Members of the genus Drynaria are among the loveliest of the epiphytic ferns. They have the deeply incised fronds that are typical of ferns, an interesting biology, and are furthermore excellent for growing indoors.
The Drynaria fortunei is indigenous to the mountain forests of south-east Asia, where it is found at elevations of 500 to 1,200 m (1,600 to 4,000 ft). It generally grows in the forks of branches but is often found also on entirely smooth trunks. The appressed sterile leaves, which have a beautiful form (they resemble oak leaves but are naturally much larger), capture humus as well as moisture. The fertile leaves, up to 40 cm (16 in) long, are firm and somewhat leathery. In cultivation, where it is provided with much better conditions than in the wild (it is not as affected by temperature fluctuations and periods of drought), the leaves are often up to 75 cm (2’/2 ft) long.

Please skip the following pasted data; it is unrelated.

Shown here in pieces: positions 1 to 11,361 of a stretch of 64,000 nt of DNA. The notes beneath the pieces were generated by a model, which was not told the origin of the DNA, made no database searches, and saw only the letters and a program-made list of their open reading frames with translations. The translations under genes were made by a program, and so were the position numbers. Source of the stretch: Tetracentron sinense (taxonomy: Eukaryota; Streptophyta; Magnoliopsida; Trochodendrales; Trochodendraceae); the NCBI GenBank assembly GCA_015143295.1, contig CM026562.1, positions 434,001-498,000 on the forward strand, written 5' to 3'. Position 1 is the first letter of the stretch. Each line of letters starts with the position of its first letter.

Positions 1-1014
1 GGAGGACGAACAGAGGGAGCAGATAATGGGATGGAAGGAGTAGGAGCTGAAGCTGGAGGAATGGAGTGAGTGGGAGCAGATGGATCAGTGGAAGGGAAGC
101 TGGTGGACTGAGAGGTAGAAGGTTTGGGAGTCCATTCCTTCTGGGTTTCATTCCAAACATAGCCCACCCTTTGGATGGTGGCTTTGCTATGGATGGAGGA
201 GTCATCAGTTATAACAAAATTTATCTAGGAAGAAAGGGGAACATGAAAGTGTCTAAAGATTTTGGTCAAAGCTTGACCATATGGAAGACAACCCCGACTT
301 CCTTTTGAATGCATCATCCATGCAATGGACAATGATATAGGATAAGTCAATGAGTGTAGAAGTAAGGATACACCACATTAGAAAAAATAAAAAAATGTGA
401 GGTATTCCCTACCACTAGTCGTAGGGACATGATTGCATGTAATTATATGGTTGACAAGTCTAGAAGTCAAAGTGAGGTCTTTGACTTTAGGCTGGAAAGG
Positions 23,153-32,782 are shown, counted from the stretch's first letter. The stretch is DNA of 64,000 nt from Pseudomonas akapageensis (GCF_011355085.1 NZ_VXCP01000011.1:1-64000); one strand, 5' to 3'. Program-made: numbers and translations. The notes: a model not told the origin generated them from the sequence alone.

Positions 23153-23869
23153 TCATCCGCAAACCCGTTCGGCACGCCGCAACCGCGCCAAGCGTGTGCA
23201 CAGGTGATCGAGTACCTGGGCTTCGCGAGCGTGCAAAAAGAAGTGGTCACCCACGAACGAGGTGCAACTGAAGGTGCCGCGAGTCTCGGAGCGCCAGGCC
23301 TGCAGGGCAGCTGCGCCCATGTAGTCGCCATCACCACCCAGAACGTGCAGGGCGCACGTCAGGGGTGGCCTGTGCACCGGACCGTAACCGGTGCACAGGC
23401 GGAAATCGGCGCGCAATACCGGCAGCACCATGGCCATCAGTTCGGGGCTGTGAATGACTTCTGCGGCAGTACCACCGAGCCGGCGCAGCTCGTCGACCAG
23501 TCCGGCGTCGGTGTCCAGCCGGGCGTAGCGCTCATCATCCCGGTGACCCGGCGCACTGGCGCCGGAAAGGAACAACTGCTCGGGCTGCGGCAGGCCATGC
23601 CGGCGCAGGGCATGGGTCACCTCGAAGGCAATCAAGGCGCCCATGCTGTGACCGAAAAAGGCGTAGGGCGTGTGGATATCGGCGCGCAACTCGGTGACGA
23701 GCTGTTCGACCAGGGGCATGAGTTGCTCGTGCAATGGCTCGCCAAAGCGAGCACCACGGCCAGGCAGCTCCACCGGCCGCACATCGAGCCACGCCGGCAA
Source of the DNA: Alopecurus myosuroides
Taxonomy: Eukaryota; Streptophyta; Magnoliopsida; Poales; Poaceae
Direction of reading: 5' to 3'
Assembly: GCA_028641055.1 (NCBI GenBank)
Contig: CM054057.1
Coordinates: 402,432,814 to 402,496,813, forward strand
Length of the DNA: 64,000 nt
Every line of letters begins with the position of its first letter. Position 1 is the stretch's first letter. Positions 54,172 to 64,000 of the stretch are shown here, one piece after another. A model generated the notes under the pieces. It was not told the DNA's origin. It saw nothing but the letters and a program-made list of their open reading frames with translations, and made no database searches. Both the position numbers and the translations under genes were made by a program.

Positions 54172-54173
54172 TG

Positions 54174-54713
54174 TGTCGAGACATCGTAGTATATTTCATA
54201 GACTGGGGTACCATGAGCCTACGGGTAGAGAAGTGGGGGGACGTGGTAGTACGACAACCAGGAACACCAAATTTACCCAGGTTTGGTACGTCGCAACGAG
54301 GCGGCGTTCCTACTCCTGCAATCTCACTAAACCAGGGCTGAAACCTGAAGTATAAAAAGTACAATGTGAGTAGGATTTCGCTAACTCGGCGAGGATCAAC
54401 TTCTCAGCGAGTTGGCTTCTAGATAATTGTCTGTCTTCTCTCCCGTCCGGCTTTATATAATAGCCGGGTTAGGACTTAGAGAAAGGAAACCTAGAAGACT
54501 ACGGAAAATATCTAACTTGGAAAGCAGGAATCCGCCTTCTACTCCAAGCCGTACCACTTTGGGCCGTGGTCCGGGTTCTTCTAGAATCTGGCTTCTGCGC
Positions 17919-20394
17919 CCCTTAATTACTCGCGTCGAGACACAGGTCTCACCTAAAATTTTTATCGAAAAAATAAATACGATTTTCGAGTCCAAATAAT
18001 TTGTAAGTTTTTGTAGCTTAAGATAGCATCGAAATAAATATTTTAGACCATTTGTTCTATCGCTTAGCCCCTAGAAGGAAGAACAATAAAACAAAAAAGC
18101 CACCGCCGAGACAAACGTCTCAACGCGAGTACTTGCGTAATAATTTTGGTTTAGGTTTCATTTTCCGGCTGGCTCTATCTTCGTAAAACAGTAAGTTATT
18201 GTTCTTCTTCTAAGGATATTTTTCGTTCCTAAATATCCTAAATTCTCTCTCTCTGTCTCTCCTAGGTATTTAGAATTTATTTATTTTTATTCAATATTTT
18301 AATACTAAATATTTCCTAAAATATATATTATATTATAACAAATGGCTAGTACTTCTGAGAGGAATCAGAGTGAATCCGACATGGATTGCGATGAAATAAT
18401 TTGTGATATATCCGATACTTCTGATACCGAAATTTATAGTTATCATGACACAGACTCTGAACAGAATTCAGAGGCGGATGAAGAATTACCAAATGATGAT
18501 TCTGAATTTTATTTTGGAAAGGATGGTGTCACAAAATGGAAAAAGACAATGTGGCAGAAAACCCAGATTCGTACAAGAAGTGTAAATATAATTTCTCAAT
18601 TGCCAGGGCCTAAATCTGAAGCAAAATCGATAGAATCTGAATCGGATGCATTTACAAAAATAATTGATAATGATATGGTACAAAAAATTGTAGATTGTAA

Like asplenium, drynaria also tolerates more sunlight than most ferns. It benefits from occasional syringing, but the leaves will not dry up without it. However, if the compost (a light mixture of peat, sand, charcoal, crushed pine bark and beech leaves) dries out for a lengthy period then the fern will lose several fronds. Cultivation is the same as fornidus.
If you have ample room and decide to grow plants on a large epiphyte trunk you can use ferns of the genus Pseudodrynaria, generally represented in collections by the species P. coronans, which grows to a height of 140 cm (4 ft 8 in). Its thick, dark green leaves are truly magnificent. Pseudodrynaria also grows very well in the ground; for this purpose use a hollow log filled with a rather coarse epiphytic mixture.
The conditions for growing drynarias are achieved in glass plant-cases. However, they also thrive in conservatories, where they have ample fresh air, and excellent results may be obtained in the home.